All crafting takes place on the server computer. Clients process only their own manual crafting. Everything that happens on the tables, building of new constructions, growth of plants on seedbeds, etc. is processed by the server. I had to completely redo the way of measuring time intervals for crafting. In singleplayer, when we teleport between worlds, the whole game is paused; time stops and all crafting freezes. In multiplayer, this behavior is unacceptable because if the server player teleports to another world and is currently loading another location, other players should still see that crafting on the table continues. There was also a lot of work with resolution of conflicts. Conflict resolution was especially difficult when using tables with built-in storages and when planting on seedbeds with the use of fertilizers that lie in a fertilizer storage. The difficulty here is that one player can start crafting from items that are on the table and, at this moment, another player can take some resources from this table into their own inventory. Additionally, if one player plants flora with fertilizers then the other player takes these fertilizers from the storage. These tasks are not very difficult, but I had to think a lot on taking these possible scenarios into account.
These two videos demonstrate the synchronization of using constructions, crafting, and building:
Feeding animals and controlling ghosts
Synchronization of feeding animals was even more difficult, especially automatic feeding when the animal itself eats from the trough. In addition to resolving all possible conflicts with the animal itself and the trough's inventory, I had to take into account the ability of the animal to reach the trough. Troughs are designed in such a way that if animals don't have direct access to them, they will not be able to take food from there. And again, this becomes a problem if the server player is in another location. In singleplayer this was not a problem; the availability of the trough could not change while the player was in another location. Therefore, when the player changed the location, each animal simply remembered the list of troughs to which it has access. In multiplayer, availability can change. While the server is fighting monsters somewhere in the swamps, the client can open some gates and make the trough available. All such moments require additional synchronization.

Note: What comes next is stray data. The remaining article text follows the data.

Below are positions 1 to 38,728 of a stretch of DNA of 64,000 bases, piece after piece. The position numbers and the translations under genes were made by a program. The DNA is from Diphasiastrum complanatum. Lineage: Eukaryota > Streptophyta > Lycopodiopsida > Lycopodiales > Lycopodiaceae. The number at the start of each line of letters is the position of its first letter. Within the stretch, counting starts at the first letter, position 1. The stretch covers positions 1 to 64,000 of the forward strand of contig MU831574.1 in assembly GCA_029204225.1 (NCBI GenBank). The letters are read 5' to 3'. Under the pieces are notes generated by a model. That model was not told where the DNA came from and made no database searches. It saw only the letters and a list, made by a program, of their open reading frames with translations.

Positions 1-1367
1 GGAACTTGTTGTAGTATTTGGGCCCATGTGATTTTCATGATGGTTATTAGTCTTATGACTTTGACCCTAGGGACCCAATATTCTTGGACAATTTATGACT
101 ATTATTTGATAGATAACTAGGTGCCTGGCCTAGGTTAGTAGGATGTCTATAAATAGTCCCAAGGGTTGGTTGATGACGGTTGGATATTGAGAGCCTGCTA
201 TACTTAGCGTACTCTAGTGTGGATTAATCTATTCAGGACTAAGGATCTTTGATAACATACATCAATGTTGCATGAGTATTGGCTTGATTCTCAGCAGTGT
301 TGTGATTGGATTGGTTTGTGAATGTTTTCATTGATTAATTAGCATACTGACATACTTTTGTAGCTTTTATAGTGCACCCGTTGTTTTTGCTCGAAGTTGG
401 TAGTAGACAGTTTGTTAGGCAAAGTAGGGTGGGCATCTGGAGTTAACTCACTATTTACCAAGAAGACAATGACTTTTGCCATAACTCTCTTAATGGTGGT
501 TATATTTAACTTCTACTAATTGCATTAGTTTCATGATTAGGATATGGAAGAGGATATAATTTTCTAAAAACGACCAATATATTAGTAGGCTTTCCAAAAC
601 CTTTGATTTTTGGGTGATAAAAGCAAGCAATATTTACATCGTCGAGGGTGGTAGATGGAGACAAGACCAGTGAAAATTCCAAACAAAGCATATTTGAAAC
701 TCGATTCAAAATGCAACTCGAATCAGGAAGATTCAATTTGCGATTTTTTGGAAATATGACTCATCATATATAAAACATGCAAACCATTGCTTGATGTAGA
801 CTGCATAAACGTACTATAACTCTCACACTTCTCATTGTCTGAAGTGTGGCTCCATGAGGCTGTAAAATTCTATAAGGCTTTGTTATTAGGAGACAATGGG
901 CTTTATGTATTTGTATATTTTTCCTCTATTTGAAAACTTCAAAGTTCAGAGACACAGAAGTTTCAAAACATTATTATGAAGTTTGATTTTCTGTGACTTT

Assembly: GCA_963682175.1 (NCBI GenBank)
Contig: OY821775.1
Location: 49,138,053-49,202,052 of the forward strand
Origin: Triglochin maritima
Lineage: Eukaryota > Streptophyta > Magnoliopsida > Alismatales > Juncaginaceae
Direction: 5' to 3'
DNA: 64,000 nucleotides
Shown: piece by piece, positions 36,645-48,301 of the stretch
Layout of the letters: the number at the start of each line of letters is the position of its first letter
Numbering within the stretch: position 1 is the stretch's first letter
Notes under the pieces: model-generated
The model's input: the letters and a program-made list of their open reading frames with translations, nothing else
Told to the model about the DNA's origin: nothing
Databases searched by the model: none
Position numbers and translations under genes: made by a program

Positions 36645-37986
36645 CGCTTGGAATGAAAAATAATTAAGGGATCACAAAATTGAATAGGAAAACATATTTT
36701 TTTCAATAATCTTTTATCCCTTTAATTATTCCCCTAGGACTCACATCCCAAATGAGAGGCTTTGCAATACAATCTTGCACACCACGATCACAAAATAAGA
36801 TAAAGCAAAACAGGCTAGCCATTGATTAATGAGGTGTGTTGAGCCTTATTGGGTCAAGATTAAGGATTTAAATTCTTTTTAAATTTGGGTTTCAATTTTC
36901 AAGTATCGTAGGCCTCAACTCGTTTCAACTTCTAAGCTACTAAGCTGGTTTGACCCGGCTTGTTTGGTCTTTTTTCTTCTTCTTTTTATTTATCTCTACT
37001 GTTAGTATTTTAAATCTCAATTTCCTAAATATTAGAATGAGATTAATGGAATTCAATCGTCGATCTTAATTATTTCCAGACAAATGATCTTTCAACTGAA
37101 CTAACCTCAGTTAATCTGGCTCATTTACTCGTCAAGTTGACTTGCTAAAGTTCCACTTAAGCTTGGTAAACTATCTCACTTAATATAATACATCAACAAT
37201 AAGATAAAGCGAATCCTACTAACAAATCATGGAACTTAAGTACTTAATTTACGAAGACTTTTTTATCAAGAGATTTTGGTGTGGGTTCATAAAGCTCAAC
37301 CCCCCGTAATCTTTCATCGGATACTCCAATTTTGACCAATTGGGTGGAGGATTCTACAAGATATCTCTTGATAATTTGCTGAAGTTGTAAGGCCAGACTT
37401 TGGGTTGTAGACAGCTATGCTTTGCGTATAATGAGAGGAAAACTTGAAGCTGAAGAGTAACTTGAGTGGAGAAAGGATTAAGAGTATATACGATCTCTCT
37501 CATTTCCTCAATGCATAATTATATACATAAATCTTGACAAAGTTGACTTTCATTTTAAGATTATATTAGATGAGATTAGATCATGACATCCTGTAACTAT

Ghosts had the apotheosis of various mechanics interweaving; their synchronization was the most difficult moment in the whole game. Ghosts are characters, so their animations and position need to be synchronized. They also participate in crafting, they can be controlled, you can talk to them, they have their own settings (priority of work), they can interact with the story and progress, have scenario items in the pouch, etc. Ghosts are the only characters in the game, besides the main character, who can move around locations. Individually, these tasks would not be difficult, but here they all occur in one character. Therefore, when synchronizing each individual ability of the ghost, I had to keep all of their other abilities in mind so that everything worked smoothly. All of this took about two weeks and a lot of my nerves.
Now, the good news. The list of tasks I gave earlier has already been fully implemented. The last thing added to it was the synchronization of monsters, bosses, scenario events, and the magic sphere. There is still one point I forgot to include in the list initially: synchronization of the minimap. In addition, I'm going to record a new trailer that demonstrates multiplayer capabilities. The game will need to be thoroughly tested and perhaps its balance will be slightly changed for several players.